Monday, July 27, 2009

Todos Santos

I admit that I'm a sucker for the "Pueblo Mágico" tourism program, a sort of domestic UNESCO World Heritage designation by the Mexican government. Local and state governments apply for the designation, and if the Tourism Secretary deems a pueblo to be of historical, cultural, or ecological worthiness (with other strings attached), then the pueblo goes up on a distinguished list. Definitely a tourist trap and money-making endeavor, but I'd like to think good people are behind this who truly believe in sharing and preservation. 

Last week, while in Cabo, Amy and I took a 1-hour bus ride up the Pacific coast to Todos Santos, one of the 35 Pueblos Mágicos. With the Pacific Ocean on the left and open land on the right, this could have been anywhere. Then, the pueblitos appear; first Los Cerritos, then Pescadero, and finally Todos Santos. I was very tempted to haul myself off the bus at Los Cerritos after catching a glimpse of the deserted surf beaches. Aahhh... for another time, I thought.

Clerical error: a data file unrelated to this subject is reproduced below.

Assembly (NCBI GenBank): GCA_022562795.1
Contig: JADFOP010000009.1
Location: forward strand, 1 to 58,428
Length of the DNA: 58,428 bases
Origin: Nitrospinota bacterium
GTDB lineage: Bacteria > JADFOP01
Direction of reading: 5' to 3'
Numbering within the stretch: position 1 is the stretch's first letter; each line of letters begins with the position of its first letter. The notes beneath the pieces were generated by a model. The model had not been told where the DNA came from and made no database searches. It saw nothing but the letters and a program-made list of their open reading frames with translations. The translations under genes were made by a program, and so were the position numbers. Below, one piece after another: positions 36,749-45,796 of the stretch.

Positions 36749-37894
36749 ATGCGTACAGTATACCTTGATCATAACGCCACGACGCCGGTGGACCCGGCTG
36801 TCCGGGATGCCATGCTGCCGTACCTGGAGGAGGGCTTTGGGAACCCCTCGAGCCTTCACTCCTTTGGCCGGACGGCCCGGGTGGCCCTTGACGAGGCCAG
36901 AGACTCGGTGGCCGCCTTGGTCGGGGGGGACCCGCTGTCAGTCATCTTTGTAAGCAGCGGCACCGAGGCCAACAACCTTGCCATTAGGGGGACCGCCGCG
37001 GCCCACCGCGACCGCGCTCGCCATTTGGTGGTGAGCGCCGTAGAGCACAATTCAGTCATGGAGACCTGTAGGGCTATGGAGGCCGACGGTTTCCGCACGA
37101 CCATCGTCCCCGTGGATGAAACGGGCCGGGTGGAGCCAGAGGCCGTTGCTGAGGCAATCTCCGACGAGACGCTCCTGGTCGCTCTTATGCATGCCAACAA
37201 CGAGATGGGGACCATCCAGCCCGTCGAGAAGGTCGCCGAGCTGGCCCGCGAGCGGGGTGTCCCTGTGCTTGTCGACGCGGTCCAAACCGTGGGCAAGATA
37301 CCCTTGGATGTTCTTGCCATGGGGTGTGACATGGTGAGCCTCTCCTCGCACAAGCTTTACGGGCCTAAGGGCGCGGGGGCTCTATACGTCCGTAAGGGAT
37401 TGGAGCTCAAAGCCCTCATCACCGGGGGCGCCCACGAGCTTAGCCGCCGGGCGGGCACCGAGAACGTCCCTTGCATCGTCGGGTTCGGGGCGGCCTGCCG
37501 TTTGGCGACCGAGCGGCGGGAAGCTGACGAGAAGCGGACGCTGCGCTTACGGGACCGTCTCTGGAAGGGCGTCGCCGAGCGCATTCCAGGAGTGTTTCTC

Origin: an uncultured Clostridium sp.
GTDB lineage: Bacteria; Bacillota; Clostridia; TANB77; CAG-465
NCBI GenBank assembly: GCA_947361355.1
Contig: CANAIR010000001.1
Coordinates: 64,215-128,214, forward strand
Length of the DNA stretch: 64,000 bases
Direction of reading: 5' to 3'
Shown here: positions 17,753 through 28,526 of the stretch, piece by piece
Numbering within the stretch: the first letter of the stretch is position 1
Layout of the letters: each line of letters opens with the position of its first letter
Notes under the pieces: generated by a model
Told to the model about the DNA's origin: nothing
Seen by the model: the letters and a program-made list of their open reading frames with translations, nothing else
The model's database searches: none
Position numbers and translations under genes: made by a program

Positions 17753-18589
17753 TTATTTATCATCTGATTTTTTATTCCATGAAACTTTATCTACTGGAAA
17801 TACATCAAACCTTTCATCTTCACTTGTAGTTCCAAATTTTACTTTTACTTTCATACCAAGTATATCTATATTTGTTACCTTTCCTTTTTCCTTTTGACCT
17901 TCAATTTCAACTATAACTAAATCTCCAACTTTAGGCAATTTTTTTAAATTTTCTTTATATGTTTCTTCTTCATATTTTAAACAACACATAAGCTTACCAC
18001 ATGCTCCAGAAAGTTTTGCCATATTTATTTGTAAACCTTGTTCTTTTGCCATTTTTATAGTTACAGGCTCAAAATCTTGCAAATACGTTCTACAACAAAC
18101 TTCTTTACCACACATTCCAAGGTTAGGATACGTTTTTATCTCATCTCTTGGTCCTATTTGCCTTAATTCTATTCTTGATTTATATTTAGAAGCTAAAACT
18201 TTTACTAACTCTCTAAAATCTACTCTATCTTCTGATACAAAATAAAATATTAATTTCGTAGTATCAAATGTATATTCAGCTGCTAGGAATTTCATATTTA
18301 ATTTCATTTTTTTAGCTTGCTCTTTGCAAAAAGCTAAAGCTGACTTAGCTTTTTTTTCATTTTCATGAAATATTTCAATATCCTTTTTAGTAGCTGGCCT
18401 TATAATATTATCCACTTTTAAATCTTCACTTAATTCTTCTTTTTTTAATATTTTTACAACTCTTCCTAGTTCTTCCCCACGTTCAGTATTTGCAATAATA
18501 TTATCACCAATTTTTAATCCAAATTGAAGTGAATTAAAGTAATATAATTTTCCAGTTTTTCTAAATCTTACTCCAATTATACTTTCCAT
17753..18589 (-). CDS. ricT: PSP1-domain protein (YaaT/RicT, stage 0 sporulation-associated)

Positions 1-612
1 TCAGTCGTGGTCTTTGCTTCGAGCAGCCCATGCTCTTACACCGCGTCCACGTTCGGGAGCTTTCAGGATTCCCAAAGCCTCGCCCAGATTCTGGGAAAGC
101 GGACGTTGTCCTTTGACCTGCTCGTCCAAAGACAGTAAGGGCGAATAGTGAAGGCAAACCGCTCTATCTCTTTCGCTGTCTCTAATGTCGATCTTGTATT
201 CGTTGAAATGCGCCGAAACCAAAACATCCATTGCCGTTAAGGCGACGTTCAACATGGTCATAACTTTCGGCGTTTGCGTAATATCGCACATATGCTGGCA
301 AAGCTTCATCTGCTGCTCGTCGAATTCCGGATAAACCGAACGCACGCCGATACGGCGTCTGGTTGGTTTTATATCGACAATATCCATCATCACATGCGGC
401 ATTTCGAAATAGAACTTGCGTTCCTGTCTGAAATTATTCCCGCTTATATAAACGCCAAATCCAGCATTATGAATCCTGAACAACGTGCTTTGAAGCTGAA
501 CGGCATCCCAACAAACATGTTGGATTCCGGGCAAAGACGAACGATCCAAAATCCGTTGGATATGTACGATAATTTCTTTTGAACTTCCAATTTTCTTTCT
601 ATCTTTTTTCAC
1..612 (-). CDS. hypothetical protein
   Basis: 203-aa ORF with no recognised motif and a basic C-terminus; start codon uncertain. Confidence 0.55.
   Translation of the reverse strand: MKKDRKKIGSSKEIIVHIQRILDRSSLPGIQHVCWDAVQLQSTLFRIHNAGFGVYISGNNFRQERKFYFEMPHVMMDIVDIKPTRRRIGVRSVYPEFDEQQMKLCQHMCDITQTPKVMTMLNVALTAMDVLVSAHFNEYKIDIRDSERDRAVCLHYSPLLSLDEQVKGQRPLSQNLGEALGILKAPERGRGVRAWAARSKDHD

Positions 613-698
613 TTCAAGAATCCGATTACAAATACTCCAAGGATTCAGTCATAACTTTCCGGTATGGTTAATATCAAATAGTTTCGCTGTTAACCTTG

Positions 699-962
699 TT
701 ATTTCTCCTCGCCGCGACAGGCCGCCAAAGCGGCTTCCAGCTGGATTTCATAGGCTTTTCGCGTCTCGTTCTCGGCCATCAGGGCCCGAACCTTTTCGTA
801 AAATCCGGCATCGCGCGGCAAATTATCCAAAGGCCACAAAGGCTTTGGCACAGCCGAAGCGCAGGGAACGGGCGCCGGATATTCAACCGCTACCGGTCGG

Todos Santos was unlike the other Pueblo Mágicos I've been to. It is sleepy beach town meets San Miguel de Allende. There are both surfers and expats walking the streets, seafood restaurants lining the highway, and art galleries along the main street, Calle Jaurez. Todos Santos is home to the Hotel California, and while Don Henley and the Eagles claim to affiliation with the hotel, I think they like to keep up the mystique. Apparently, a man named Antonio "El Chino" Wong Tobasco opened the Hotel California in 1950, and he was known to sell Chinese food in his restaurant. Chop suey, perhaps?

Calle Jaurez, where most of the art galleries are and the Hotel California

Jill Logan's gallery 

Exterior of the Hotel  California

Mango trees everywhere in Baja California Sur

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